Friday, May 17, 2024

Polaris of Enlightenment

Friday, May 17, 2024

Polaris of Enlightenment

Deforestation in Brazil declines

Published 15 April 2024
- By Editorial Staff
Deforestation has decreased in Brazil, but increased in Bolivia and elsewhere.

Deforestation is declining significantly in Brazil and Colombia, according to a new report from the World Resources Institute (WRI). But both deforestation and forest fires are increasing in Bolivia, Laos and Nicaragua.

Brazil’s left-wing president, Luiz Inácio Lula da Silva, has put a lot of emphasis on stopping the destruction of the country’s rainforest, with a plan to end deforestation completely by 2030. He has also promised to restore the rainforest that has already been damaged. Last year, the rate of deforestation in Brazil’s Amazon region was cut in half, the lowest rate recorded in the last five years.

The new analysis shows that Brazil’s forest losses were 36% lower than the previous year, which analysts attribute to Lula da Silva’s policies.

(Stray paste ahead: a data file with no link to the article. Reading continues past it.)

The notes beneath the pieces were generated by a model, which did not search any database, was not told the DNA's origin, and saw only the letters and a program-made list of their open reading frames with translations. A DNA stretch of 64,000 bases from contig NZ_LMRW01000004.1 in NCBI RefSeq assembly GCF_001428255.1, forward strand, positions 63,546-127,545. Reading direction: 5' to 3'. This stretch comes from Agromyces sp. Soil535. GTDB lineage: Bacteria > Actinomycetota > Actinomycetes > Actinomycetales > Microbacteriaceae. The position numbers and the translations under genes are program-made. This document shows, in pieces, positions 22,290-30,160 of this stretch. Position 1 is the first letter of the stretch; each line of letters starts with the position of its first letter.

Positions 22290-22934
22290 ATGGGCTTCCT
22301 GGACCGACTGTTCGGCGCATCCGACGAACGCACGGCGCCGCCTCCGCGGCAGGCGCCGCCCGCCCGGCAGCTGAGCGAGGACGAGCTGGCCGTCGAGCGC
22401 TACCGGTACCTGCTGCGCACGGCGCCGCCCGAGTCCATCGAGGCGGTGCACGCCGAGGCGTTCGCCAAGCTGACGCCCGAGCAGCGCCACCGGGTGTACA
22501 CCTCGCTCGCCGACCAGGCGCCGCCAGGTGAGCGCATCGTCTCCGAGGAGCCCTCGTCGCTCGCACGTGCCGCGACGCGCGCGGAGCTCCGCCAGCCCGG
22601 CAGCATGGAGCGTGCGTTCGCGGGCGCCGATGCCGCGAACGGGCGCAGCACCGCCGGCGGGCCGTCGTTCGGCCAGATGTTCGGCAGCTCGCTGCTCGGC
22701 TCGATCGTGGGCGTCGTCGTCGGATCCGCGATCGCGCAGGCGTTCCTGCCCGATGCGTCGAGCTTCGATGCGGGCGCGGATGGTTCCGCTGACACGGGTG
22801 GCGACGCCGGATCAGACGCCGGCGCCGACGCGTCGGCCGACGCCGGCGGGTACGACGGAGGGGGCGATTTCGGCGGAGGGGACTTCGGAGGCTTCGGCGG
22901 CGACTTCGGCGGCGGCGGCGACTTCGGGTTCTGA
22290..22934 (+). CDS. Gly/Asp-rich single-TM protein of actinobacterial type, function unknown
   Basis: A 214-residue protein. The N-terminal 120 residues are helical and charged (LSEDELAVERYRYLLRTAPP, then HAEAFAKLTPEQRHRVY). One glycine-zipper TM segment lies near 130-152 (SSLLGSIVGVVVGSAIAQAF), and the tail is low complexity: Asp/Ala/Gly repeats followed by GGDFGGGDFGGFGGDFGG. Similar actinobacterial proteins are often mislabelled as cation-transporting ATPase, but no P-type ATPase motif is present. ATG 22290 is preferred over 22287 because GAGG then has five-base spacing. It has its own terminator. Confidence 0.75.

– I think what we’re seeing in Brazil, for example, is really a case of putting law enforcement back in place that was dismantled during the previous government, said Rod Taylor of WRI, according to the BBC.

Rainforest initiative in Colombia

Also in Colombia, President Gustavo Petro Urrego has worked to reduce rainforest logging, resulting in a nearly 50% reduction in deforestation last year compared to 2022.

– The story of deforestation in Colombia is complex and deeply intertwined with the country’s politics, which makes 2023’s historic decrease particularly powerful, said Alejandra Laina of WRI in Colombia:

– There is no doubt that recent government action and the commitment of the communities has had a profound impact on Colombia’s forests, and we encourage those involved in current peace talks to use this data as a springboard to accelerate further progress.

However, the analysis also shows that deforestation has increased in Bolivia, Laos and Nicaragua at the same time. In Bolivia, for example, there was a record 27 percent increase from 2022, with about half of the rainforest loss due to fires. In both Laos and Nicaragua, rainforest has instead been cleared to make way for agriculture.

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